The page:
How lung cancer cells disguise themselves to evade chemoLung cancer has one of the lowest survival rates and throughout the world and the United states lung cancer takes the most lives compared to other cancer related deaths. These statistics are mainly due to the fact that lung cancer cells are able to develop resistance to chemotherapy treatment. New research proves that lung cancer cells are able to resist the treatment. The lung cancer cells are able to adopt characteristics of cells from neighboring organs.
At Duke University school of medicine, an assistant professor Purushothama Rao Tata, found in a new study that a genetic mutation and mechanism drives that shape shifting process allowing lung cancer cells to shift into having characteristics from other organs in order to resist affects from chemotherapy treatment.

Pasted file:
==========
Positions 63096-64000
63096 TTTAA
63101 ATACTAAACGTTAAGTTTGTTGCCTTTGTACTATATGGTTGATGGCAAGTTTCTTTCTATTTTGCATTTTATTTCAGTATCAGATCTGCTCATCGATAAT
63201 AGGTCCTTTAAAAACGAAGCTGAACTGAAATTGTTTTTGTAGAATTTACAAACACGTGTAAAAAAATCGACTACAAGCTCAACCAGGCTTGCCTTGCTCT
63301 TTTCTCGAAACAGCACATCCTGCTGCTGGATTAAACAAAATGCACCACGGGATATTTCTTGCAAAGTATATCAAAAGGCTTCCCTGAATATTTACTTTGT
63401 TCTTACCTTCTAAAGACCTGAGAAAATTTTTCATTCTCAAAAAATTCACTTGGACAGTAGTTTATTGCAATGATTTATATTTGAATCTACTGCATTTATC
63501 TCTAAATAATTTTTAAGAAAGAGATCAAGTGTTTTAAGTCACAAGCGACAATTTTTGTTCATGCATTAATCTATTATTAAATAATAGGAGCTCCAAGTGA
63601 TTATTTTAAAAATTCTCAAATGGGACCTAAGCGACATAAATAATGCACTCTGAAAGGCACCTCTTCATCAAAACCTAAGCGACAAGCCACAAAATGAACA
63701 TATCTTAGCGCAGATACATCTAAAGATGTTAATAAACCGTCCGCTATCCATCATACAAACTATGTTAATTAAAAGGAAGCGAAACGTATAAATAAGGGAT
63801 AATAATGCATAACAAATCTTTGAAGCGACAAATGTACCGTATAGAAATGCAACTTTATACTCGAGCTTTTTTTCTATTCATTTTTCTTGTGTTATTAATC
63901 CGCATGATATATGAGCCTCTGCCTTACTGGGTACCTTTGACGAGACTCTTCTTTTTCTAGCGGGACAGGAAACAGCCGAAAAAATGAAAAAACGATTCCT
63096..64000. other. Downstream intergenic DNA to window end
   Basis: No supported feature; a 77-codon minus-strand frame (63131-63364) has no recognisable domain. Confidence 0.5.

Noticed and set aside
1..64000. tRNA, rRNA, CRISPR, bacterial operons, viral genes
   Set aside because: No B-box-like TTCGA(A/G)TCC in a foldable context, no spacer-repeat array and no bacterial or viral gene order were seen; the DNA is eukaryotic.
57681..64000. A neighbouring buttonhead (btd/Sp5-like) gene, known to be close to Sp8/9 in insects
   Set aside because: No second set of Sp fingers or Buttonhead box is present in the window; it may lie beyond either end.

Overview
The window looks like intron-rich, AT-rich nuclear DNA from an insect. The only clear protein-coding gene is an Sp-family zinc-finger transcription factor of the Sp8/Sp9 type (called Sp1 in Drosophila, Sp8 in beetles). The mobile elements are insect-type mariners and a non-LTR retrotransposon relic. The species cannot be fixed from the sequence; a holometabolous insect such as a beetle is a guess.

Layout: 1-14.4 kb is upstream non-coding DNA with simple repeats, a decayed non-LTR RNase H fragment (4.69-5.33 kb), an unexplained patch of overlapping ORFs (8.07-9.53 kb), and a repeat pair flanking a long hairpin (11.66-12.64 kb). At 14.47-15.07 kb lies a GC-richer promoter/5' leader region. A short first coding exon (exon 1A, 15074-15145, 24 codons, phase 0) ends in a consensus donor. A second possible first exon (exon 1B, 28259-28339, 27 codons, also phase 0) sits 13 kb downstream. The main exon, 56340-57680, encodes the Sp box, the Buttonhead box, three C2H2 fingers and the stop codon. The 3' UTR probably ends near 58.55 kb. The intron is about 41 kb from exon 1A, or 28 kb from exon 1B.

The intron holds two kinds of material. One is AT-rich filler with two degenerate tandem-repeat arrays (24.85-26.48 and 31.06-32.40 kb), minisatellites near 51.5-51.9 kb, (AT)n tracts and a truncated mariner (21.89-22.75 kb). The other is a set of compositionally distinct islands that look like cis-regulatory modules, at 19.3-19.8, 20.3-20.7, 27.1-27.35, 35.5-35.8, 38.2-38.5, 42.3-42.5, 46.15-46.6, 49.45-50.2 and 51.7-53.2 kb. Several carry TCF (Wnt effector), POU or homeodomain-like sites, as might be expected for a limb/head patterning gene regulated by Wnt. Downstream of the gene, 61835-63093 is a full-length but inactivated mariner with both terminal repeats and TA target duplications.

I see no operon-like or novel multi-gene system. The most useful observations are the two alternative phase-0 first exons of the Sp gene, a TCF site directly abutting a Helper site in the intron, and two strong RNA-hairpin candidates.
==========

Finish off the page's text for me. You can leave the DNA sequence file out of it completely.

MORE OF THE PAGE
In professor Tata's study they analyzed the genomes of lung cancer tumors, when studying them the team found that many tumors lacked a gene, NKX2-1, that initiated cells to develop into a lung cancer cell. The scientists hypothesized that knocking out the NKX2-1 gene would make lung cancer cells lose their identity and adopt that of neighboring organs.
The results were that when depleting the lung tissue of the NKX2-1 gene it made the tissue change appearance and its behavior. The lung tissue began to resemble gastric tissue and even began to produce digestive enzymes Doing so made the lung tissue change its appearance and, surprisingly, its behavior.
In my opinion I believe that this is a monumental finding. This discovery can now lead to scientists and researchers planning ahead of steps they can take in order to study the paths that the cells take and design therapies to block them. Cancer, especially lung has effected many people, everyone has been affected in some way whether it be close or a friend of a friend. Any development in the discovery of fighting cancer is a victory.
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